After Iraq, soldier takes new path
Gaithersburg man walking across country to give to charity, share story
Josh Stieber joined the Army after high school, eager to do his part to help solve the world's problems. He became disillusioned with what he saw in Iraq and left the military after three years in search of a greater mission.
On May 27, Stieber embarked on an eight-month trek from his Gaithersburg home to California to share his story and learn how to make a positive change in the world and within himself. Equipped with a backpack filled with clothes, books, a camera and his computer, he will walk the first half of the journey, bike the rest of the way and spend his nights camping or at the homes of family and friends, both old and new. He has been averaging 15-20 miles a day, sometimes accompanied by people he meets on the road.
"I hope to encourage people to live closer to the things they say they believe and demonstrate that violence isn't the only way to solve problems," Stieber, 21, said last week from outside of Philadelphia. "After my experience in Iraq, I knew that was a path I couldn't take anymore."
Stieber named his project the "Contagious Love Experiment" and plans to donate the money he earned in the military to nonprofits and other organizations he will meet with along the way.
"We were extremely impressed with him. As a person, he cares deeply about the world and doing the right thing," said local peace advocacy group PeaceAction Montgomery coordinator Jean Athey, who helped see Stieber off on his trip. "He had the strength of character not only to change his own views but to take on such a big task."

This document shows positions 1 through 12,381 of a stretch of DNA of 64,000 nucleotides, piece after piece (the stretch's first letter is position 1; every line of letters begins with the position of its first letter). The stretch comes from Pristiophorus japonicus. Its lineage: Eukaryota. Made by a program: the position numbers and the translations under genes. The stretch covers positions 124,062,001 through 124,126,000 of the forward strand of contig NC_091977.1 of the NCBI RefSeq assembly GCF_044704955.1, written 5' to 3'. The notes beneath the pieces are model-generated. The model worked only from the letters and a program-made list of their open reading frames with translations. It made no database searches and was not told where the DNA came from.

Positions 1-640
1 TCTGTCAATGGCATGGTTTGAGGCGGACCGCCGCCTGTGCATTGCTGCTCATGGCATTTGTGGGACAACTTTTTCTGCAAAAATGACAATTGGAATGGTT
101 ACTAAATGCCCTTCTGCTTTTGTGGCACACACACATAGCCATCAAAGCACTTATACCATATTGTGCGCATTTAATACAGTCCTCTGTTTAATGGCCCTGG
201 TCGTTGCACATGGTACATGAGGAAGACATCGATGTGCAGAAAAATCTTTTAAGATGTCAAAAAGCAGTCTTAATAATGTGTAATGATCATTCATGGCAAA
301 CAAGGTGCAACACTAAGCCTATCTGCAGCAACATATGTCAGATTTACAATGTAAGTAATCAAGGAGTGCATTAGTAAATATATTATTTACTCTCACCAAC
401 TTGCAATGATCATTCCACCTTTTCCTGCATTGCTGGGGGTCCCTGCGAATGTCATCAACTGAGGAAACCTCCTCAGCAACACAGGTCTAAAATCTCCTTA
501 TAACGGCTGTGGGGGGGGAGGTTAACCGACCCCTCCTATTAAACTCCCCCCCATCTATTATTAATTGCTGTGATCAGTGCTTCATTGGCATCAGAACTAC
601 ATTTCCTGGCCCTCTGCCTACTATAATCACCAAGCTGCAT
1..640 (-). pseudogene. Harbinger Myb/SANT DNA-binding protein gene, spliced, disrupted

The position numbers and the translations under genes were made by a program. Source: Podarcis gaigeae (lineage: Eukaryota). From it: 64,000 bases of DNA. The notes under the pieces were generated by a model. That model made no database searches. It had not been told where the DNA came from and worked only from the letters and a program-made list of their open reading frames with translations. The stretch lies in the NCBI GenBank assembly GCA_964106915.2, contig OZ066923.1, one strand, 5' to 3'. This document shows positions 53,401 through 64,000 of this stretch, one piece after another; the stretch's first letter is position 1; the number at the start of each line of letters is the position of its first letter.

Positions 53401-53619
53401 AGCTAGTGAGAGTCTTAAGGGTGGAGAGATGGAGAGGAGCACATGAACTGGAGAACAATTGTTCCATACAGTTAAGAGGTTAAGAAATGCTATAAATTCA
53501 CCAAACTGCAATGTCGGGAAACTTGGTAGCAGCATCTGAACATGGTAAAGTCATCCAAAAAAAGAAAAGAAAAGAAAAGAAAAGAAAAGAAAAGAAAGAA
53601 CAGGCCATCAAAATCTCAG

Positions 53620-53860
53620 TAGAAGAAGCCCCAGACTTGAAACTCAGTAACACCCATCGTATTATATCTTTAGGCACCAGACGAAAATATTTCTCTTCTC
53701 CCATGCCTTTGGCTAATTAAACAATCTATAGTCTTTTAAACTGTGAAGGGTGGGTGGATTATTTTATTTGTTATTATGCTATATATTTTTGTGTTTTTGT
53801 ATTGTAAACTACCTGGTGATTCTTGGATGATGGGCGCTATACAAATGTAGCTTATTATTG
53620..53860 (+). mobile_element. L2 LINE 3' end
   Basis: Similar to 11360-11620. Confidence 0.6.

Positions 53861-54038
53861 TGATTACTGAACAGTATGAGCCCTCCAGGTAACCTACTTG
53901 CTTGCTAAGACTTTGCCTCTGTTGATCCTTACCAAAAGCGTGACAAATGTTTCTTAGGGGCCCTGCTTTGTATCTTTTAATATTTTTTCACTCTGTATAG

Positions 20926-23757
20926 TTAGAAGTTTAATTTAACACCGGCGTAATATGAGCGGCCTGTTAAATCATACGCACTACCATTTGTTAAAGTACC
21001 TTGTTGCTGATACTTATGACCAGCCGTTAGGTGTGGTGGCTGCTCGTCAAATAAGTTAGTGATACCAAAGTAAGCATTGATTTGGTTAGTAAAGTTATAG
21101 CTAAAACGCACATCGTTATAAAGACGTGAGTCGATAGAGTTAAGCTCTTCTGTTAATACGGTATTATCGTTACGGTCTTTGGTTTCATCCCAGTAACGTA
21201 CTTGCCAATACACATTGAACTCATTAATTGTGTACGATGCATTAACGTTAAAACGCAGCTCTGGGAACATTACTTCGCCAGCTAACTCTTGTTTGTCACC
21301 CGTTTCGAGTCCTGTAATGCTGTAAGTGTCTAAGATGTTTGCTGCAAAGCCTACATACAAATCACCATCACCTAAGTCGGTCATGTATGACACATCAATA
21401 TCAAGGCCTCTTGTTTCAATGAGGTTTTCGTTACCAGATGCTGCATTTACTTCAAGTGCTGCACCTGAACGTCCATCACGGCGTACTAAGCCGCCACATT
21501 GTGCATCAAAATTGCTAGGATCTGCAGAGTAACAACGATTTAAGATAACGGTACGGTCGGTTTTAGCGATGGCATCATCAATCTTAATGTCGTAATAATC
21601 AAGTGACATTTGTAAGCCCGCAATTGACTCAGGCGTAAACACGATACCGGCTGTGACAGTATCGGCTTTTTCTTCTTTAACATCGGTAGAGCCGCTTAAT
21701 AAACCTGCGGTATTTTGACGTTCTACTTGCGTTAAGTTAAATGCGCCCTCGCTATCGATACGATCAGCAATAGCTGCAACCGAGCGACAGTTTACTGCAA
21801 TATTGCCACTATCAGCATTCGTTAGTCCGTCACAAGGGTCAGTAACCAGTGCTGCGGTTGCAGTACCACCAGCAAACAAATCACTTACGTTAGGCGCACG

The oldest of three children, Stieber grew up attending Covenant Life Church in Gaithersburg and its school, where he heard stories about brave deeds by soldiers and the honor of war. He wanted to protect the country after the Sept. 11, 2001, terrorist attacks and believed he would be doing humanitarian work by liberating the Iraqis. He said he found himself in a vastly different world where the difference between good and evil is not always so clear cut.
At basic training, he was shocked to hear soldiers cheer during a video of people being shot, but it was capturing detainees during a 14-month deployment in Iraq that most affected him. He imagined soldiers breaking into his bedroom in the middle of the night, ransacking his home and taking him away from his family with no explanation and no return in sight.
"People weren't being respectful that a life was being lost, but it was during my deployment that I really started questioning things," Stieber said. "The things that we were doing, if they were done to me and my family I would have resisted. … Sometimes it seemed like our goal was to out-terrorize the terrorists."
He applied to become a conscientious objector and spent a year being interviewed by a psychologist, chaplain and investigator before being permitted to leave in April. During the wait, he started planning his trip and began reading the writings of Martin Luther King Jr., Mahatma Gandhi, Leo Tolstoy and Aldous Huxley.
Stieber said his family has been supportive of his project — his father walked the first few miles with him — and that he believes his current mission is truer to the Christian ideals he grew up with than what he experienced in the war.
"I think it's got a lot of people to look at what's important to them, and it's definitely inspiring," said his brother Zack Stieber, 19, of Gaithersburg. "Josh does stuff that other people think is outside the box."